|Dora's Birth - The Grandmother's Tale|
The moment my daughter Lily knew she was pregnant she asked me to be with her at the birth. Of course I said yes, I was thrilled by her news and touched that she should want me there. But I was concerned too from the first that her husband was happy about it and that my role did not in any way usurp his.
Quite early on I mentioned to Lily that I hoped she would think about trying to find some way of having continuity of midwifery care. I really wanted her to have the same person throughout her labour and birth - preferably someone who had given her pre-natal care too and had become trusted and familiar.
Initially Lily was adamant that she would go into the local hospital, as her friends did. Some were happy with their treatment some appalled but she was willing to take her chances and didn’t want to be special. I doggedly went on suggesting she at least look into the alternatives. Then to my amazement she told me she intended to have her baby at home because that was the only way to guarantee that she could have a water birth - something she knew she really wanted. I was full of admiration and a little trepidation. At this point I hadn’t actually managed to leap that hurdle in my own mind - the mantra that all first babies are better born in hospital. But in fact, the more I thought about it the more I felt that hospital is the last place to ensure the kind of unhurried, woman-centred and continuous care, particularly necessary for a first baby when the new mother is at her most vulnerable and unable to resist the external pressures brought to bear on her.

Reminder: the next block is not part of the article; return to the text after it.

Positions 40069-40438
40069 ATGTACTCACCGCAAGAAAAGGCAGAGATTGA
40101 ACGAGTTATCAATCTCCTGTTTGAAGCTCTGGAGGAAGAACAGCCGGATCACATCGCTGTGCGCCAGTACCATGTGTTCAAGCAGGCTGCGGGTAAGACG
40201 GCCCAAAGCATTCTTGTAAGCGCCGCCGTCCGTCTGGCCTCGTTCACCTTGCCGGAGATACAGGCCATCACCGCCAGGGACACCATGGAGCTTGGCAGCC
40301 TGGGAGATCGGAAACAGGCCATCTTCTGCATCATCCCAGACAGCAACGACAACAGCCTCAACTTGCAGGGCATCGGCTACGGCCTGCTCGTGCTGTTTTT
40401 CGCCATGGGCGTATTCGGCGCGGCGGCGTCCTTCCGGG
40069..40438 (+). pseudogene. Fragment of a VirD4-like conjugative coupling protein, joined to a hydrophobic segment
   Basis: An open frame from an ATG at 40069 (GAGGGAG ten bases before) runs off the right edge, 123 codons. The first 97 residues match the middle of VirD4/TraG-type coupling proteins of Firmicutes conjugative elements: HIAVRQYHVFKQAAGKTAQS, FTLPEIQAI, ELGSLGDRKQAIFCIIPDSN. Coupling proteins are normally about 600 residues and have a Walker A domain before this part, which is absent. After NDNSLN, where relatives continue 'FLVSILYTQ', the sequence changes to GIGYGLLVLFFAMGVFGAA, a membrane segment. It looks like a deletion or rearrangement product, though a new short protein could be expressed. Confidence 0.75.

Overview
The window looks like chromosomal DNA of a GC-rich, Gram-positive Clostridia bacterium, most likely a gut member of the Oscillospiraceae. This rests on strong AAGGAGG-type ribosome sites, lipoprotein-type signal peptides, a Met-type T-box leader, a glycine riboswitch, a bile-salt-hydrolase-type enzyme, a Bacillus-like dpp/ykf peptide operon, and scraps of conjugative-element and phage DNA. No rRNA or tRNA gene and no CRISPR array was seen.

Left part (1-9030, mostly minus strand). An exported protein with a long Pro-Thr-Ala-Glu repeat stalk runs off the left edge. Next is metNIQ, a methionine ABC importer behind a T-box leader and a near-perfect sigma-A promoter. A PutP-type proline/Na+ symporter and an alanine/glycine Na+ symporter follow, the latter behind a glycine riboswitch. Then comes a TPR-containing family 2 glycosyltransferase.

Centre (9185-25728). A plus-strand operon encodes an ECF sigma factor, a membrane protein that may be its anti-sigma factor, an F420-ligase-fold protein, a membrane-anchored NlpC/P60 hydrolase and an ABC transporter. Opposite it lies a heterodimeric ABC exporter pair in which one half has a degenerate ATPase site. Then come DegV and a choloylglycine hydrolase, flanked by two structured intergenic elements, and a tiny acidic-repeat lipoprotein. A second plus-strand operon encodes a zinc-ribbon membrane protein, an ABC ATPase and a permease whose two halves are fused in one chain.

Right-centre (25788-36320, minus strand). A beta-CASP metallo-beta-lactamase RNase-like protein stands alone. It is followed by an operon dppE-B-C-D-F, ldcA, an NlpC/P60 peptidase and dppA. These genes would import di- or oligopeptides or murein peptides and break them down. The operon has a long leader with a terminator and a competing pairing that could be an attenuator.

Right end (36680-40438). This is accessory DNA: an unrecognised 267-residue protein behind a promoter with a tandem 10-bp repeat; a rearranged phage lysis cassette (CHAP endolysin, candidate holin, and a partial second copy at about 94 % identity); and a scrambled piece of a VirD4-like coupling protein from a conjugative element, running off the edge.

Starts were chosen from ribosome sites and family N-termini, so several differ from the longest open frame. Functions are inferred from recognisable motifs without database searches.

Lily was recommended Elke Heckel, an independent midwife. From the time she first spoke to Elke she seemed to be filled with a calm confidence that what she and Nick intended to do was right and they and their baby would be fine. As Elke seemed to embody for Lily some of the maternal nurturing qualities that I felt she was seeking by asking me to be present during her labour, I wondered if she’d feel crowded and would rather not have me present after all. Nick and Lily still insisted they wanted me there and so we worked out that my role would be practical back-up, making tea, feeding the workers, decanting cooling water from the birthing pool and filling it up with hot, managing the clean towel supply and fielding any inadvertent visitors.
When they told Elke she said she’d like to meet me - to vet me I’m sure, as I can imagine what a nightmare a mother of a labouring daughter could become - panicking, criticising, interfering with the midwife’s decisions - or shouldering aside the cowering son-in-law! On the day that I was meant to meet her at one of Lily’s ante-natal check-ups, I drove up to London: Elke arrived at Lily and Nick’s flat in Hackney in the early evening, a warm brilliant presence, she blew into the room on a great chuckling laugh. She was wonderfully colourful with bright turquoise eyes and thick wheat-coloured hair. I was struck hearing her talk by how passionately she felt about all areas of midwifery and yet she was so keen to hear from Lily and Nick what their ideas were on their baby, their birth and the way they would like her to proceed. She was not ideologically driven even though she obviously felt very strongly about the merits of different ways of doing things.